There is a common perception that the odds are stacked against traditional media companies and that ‘born digital’ titles have all the advantages.

After all, what online-only news sites and apps lack in heritage they make up for with an absence of  baggage from their past. These are designed specifically to be read on mobiles, with ‘snackable’ lists and video just made for sharing. Compared to these small portions of content, old-style news seems difficult to digest.

Unhampered by outdated IT systems, these young newcomers also know that the wheels of business behind their web pages spin freely and quickly in response to changing demands. In contrast, the ageing corporates are weighed down with unwieldy, patched-together technology stacks. They still need manual labour and extensive workarounds. Front offices are disjointed from their colleagues at the back.

They probably have a CRM system linked to core business areas, but it’s unlikely to cover the entire organisation. This means that they have no single view of each individual reader’s behaviour across both print and digital, so they are unable to deliver the highly personalised online content that today’s readers expect.

Besides, producing print and online issues concurrently takes time and resources. Although most publishers know that digital is the future, boards tend to be risk-averse and slow to make decisions; to them, the situation is too fluid and uncertain and there’s the temptation to accept a controlled decline rather than chance a hasty change.

Yet, it is within these in these fast-evolving situations that opportunities arise. When we recently carried out an extensive survey across the US and UK about the complex issue of monetising this content, the results suggested a glimmer of hope for traditional publishers.

In the UK, a total of 88% of those polled don’t currently pay for digital media sites and apps providing content such as news, fashion, sports and business, even though 45% had accessed online content that day. At the same time, only 7% were prepared to subscribe to receive this content.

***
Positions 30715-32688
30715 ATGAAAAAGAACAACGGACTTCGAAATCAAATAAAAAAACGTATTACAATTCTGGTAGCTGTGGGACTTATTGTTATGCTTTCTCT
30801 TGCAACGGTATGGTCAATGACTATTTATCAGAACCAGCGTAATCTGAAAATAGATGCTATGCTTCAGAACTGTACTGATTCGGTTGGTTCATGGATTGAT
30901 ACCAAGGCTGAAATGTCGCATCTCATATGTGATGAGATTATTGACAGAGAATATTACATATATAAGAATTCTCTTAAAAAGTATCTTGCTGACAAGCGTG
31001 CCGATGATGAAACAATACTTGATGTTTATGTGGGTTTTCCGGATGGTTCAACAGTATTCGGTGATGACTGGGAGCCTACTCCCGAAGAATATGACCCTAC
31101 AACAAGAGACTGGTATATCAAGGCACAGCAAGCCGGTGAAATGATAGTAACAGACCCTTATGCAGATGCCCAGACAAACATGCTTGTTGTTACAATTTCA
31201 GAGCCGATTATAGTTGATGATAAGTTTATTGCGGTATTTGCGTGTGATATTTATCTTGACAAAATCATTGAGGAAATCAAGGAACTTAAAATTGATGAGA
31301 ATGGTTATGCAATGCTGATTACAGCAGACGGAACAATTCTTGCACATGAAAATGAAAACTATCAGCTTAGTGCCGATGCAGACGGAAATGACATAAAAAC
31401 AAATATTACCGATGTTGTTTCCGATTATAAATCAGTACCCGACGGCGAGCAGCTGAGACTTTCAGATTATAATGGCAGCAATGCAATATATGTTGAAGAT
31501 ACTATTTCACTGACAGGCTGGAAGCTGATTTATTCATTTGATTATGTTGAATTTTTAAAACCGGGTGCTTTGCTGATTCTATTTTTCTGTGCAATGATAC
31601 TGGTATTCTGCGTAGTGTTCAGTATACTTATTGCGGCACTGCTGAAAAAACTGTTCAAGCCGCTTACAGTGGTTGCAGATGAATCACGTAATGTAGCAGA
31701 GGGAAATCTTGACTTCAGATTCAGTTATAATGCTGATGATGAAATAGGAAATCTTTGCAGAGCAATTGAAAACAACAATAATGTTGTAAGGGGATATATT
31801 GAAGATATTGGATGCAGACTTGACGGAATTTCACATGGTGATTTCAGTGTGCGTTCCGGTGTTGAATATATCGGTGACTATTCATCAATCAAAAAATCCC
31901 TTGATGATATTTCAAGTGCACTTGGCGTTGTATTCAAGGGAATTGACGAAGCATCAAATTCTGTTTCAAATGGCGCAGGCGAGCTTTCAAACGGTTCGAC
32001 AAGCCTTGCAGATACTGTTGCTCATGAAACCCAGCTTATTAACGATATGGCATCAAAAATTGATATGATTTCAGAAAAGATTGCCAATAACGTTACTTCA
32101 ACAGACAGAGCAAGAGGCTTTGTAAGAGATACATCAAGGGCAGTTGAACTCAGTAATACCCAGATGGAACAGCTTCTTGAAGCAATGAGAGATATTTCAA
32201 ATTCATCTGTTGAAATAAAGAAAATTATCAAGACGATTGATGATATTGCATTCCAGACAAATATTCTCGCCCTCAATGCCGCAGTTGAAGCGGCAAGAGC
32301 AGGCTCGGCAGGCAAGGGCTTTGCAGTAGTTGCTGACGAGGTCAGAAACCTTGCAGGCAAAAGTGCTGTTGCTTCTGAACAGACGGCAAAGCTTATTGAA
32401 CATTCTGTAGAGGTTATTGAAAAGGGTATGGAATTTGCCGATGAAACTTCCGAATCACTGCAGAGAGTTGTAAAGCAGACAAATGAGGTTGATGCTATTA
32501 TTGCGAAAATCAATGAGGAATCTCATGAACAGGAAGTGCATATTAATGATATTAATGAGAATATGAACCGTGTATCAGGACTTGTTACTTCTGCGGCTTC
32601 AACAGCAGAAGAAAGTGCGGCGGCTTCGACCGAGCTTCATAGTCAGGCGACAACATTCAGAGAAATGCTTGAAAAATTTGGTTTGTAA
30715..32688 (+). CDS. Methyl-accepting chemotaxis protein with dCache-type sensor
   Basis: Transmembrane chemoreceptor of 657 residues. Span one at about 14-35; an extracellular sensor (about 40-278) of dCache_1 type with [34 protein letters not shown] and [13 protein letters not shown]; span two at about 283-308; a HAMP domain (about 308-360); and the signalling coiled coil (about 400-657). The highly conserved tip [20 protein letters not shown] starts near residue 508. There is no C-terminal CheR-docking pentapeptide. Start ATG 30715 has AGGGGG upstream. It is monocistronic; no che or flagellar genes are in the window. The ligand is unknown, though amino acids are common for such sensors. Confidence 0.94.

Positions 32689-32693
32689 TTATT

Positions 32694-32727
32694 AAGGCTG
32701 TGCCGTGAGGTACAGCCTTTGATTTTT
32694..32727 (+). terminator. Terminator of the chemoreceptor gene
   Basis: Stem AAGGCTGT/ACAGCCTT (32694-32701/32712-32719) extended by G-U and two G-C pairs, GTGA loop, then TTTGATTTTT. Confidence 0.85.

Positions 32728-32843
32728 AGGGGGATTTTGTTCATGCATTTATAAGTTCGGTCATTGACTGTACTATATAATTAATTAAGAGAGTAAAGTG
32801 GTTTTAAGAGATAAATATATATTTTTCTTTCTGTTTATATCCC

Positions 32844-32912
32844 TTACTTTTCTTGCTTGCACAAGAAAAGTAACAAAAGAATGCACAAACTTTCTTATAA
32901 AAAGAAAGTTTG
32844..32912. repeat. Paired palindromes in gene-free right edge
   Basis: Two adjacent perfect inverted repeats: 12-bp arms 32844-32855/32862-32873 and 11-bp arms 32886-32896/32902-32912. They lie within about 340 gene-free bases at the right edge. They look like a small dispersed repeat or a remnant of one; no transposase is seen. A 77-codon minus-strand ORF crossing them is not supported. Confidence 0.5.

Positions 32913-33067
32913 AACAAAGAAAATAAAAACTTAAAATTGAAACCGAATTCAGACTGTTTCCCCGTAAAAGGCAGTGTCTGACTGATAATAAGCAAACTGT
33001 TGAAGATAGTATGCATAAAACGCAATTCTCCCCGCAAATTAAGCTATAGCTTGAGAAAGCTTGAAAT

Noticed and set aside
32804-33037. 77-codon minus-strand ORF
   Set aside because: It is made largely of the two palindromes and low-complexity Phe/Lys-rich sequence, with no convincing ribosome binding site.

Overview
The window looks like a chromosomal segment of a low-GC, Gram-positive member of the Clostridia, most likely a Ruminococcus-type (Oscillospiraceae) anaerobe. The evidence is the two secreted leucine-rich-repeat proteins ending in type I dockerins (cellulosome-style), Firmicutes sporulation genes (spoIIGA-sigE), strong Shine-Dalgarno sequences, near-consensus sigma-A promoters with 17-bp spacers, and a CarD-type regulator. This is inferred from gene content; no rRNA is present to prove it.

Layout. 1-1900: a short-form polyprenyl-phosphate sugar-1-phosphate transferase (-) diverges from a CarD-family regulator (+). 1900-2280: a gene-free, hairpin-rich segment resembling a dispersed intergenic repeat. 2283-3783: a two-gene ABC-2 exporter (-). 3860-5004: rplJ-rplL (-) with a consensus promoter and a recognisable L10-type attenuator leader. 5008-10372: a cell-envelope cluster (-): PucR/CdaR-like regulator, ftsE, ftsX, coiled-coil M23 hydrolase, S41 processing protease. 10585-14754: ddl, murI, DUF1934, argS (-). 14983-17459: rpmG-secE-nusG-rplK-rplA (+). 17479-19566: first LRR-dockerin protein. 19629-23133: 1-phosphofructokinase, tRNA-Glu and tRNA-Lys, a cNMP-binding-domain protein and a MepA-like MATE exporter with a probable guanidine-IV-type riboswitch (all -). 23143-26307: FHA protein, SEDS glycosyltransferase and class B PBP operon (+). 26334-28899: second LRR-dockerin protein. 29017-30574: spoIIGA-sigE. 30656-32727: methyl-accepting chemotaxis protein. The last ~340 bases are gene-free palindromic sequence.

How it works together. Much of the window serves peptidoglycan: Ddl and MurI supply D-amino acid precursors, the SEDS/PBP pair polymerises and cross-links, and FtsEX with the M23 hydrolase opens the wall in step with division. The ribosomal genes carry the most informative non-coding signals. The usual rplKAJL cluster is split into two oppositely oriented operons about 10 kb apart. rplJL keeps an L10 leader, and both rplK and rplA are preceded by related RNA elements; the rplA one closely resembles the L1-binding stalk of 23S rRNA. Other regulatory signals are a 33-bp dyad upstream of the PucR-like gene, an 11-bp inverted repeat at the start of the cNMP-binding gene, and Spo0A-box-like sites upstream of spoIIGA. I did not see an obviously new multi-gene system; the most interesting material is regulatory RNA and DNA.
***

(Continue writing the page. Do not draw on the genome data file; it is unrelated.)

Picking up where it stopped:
In comparison, over half (54%) of UK respondents had paid for printed media over the past month. This highlights how consumers attach different values to these two delivery methods.

Of course, nobody in their right mind would suggest a return to print only. However, revenue from print advertising is still a mainstay for many titles, even if it is diminishing. This gives publishers a base for their new products and services.

But, they need to build on this as a matter of urgency, smoothing the transition to digital with cross-media products, rather than continuing to promote siloed sales. Cloud technology could change the game once again for them, enabling them to place a new technology layer on top their legacy systems. This provides the flexibility to make fast changes which then flow seamlessly into existing workflow and processes. It also encourages fast experimentation with ideas.

The winning formula will be different for each publisher or title – and finding it will need this fast iteration to enable them to fail, if necessary, and then quickly try again until they succeed. If this doesn’t happen quickly, readers will go elsewhere to competitors who have already successfully made the shift to digital.

Plus, the transformation needs to go deeper than tweaking content or the deals offered, It will take nothing less than a radical re-build of infrastructure to enable this required agility and allow publishers to bring more innovations to market faster.

Unfortunately, going back to our survey, there were few signs that the situation will improve in the near future, with the behaviour of digital natives suggesting that publishers will have to work even harder to monetise their offerings. In the UK, those in the 16 – 24 age group were shown to spend the least of all on purchasing media content with 78% spending less than £1 a week. Across all age groups, 58% currently spend less than £1 a week.

Of course, some of the big publishing names have already become early adopters and are re-inventing themselves using these methods. But there are still many in the industry, especially among local and regional publishers, who have yet to get their act together and build a new strategy.

Now they only have a short window in which to act, to rebuild their business and achieve the flexibility that a digital future will demand.